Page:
Saturday, February 19, 2011

Presidents' Wills and Estates

My virtual prowling on Presidents' Day weekend led to some fun facts for future lawyers. For example, did you know that Abraham Lincoln, a prominent attorney with years of litigation experience, died without a will? After Lincoln's death, his estate, including what would become the Lincoln Papers, was administered by U.S. Supreme Court Justice David Davis at the request of Lincoln's son.

On the other hand, George Washington, with no formal legal training, hand wrote his entire 29-page will, which was detailed and provided for life estates. Stating in the will that "no professional character" had been consulted, he admitted that it had occupied many leisure hours. Perhaps Washington's experience as a county court justice and a state legislator provided the requisite knowledge for the task. The story of President Washington's will is told by the Fairfax County Circuit Court, its custodian. A facsimile of the original will, with some background and a transcription, is provided by the University of Virginia, the home of the George Washington Papers.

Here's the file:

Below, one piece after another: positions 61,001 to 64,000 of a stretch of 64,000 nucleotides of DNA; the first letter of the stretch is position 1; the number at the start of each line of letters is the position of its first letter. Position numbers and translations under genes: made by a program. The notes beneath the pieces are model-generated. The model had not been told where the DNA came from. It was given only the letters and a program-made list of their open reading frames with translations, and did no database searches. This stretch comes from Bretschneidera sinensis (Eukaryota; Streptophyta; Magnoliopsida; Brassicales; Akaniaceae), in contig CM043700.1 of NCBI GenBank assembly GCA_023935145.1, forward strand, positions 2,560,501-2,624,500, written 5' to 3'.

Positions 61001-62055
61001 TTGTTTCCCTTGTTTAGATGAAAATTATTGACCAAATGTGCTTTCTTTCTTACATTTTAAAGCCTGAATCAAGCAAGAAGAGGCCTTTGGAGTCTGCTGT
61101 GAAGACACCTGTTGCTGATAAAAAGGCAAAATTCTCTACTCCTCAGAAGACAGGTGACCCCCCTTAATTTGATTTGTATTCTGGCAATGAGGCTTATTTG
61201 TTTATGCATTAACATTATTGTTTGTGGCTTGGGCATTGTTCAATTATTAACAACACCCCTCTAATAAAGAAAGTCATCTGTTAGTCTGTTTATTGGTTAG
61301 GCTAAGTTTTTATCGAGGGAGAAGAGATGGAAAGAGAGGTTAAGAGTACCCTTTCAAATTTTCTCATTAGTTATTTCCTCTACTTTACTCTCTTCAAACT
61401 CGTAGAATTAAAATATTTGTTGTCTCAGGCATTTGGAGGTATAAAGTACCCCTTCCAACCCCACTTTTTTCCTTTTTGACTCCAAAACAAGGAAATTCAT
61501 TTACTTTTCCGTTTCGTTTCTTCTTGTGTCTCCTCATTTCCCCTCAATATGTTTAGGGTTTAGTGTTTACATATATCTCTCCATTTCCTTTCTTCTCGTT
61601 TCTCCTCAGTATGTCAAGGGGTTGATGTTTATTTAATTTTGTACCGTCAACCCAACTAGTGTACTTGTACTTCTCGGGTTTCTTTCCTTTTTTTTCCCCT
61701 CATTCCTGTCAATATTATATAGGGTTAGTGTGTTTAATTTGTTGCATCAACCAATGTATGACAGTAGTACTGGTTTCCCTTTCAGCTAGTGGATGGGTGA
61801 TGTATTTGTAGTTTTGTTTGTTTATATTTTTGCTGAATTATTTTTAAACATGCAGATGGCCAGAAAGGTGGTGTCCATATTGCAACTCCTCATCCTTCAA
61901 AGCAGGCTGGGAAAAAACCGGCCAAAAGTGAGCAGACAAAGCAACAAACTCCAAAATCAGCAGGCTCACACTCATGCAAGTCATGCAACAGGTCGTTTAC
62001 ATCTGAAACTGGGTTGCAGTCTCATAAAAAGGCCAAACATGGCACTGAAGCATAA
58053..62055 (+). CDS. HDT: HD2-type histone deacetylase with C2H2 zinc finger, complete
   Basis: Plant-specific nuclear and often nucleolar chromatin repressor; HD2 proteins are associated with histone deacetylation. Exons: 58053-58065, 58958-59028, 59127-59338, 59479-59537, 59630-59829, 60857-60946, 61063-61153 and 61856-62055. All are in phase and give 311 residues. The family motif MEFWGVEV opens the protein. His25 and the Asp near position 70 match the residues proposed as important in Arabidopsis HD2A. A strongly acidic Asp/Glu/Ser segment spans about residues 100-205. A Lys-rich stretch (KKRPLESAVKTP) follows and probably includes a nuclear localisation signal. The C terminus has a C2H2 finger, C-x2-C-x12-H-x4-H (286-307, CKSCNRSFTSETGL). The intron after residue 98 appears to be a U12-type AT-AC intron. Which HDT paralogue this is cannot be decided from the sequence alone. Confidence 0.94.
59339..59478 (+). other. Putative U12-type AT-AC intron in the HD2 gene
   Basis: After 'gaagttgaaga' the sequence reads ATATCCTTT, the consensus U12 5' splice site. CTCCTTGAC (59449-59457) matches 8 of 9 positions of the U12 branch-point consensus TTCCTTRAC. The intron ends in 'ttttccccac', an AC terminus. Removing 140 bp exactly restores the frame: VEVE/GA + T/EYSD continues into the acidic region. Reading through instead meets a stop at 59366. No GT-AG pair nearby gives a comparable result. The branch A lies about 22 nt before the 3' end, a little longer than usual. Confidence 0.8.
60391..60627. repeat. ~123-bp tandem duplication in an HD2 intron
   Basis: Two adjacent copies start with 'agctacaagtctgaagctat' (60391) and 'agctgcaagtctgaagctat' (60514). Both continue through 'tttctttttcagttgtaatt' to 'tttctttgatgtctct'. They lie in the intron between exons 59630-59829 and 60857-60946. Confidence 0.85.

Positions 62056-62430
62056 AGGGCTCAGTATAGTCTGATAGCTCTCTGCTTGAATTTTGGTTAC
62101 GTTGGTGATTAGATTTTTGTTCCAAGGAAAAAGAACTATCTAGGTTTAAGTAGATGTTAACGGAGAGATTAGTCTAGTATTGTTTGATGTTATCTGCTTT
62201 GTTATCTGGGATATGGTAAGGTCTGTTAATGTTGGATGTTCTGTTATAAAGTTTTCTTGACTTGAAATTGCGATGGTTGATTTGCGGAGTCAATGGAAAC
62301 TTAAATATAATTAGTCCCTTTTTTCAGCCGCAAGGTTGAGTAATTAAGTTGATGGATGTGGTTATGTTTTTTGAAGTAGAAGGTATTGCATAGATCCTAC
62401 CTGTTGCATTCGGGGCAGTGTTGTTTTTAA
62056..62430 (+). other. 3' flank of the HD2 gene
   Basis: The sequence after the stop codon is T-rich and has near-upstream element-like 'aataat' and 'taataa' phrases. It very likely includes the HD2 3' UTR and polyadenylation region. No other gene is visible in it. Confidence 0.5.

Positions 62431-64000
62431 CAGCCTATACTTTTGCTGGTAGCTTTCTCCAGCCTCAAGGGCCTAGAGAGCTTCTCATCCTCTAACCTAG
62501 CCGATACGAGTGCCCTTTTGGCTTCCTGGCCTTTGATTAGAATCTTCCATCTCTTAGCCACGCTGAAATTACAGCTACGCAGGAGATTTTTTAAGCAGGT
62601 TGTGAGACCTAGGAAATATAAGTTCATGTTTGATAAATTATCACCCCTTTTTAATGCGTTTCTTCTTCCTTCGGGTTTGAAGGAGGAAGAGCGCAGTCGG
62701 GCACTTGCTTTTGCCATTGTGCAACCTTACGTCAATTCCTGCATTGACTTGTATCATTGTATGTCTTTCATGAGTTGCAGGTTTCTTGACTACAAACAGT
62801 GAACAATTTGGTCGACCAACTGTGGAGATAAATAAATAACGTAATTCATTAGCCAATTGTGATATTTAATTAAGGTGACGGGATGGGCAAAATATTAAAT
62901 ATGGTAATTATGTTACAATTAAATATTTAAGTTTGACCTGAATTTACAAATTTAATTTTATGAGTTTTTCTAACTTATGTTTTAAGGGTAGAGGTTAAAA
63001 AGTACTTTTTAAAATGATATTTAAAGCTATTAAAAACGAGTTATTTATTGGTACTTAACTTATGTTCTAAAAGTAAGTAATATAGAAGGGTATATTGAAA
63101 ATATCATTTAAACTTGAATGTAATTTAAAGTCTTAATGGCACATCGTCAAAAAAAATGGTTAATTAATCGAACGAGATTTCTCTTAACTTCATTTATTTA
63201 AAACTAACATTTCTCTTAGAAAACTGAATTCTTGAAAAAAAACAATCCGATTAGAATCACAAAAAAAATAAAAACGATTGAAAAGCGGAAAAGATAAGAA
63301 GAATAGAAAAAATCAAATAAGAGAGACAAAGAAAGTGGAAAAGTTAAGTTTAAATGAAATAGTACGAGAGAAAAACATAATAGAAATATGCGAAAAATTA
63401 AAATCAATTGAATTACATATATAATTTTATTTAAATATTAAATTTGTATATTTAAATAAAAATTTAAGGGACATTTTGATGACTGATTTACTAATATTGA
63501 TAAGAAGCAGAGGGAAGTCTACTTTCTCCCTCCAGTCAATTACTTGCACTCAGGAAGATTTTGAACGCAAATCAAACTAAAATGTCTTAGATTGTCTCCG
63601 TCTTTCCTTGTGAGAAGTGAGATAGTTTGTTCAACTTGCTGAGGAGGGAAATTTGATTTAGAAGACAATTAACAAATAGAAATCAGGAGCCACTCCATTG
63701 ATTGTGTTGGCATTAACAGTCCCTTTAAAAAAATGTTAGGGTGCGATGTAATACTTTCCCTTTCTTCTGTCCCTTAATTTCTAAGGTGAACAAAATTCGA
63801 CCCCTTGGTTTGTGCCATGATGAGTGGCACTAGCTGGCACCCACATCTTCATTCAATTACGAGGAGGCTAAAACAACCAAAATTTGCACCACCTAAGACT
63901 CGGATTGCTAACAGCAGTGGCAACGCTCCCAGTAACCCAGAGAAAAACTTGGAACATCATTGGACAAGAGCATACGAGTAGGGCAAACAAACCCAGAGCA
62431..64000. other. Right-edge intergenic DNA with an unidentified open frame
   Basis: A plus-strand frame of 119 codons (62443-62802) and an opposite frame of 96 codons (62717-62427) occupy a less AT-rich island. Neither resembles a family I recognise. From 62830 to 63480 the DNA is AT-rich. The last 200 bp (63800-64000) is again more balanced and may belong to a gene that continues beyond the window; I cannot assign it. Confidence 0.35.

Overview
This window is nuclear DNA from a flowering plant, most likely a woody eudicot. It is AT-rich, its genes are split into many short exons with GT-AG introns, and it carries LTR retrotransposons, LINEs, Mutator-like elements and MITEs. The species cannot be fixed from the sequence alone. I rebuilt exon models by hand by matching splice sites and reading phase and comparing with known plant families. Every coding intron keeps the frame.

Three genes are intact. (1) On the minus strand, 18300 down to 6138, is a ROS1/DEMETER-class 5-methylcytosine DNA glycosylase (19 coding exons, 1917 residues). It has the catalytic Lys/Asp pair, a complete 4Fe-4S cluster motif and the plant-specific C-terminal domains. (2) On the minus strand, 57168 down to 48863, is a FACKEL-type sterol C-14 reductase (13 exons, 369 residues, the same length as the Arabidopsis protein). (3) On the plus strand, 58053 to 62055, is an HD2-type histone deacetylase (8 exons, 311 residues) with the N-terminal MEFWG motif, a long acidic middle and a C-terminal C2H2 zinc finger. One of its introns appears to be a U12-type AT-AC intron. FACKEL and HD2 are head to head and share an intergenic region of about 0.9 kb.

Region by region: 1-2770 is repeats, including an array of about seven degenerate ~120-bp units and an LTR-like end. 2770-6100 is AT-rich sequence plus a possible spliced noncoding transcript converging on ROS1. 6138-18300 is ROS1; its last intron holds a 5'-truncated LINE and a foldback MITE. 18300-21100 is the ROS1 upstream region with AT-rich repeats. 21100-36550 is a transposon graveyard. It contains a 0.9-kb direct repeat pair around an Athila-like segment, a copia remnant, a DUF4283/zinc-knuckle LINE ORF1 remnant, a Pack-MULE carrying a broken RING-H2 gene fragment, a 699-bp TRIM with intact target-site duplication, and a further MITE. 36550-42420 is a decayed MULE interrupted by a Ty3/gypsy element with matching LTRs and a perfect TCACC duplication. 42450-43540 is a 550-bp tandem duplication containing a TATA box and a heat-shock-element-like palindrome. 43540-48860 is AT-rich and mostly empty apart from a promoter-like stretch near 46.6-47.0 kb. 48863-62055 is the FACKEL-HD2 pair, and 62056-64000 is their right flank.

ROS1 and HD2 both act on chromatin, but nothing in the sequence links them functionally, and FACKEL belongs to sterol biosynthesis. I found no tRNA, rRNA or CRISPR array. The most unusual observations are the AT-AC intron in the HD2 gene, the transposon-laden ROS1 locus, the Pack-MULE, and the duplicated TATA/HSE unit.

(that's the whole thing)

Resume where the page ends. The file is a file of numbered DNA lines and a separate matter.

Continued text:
Ernster, the Virtual Library Cat

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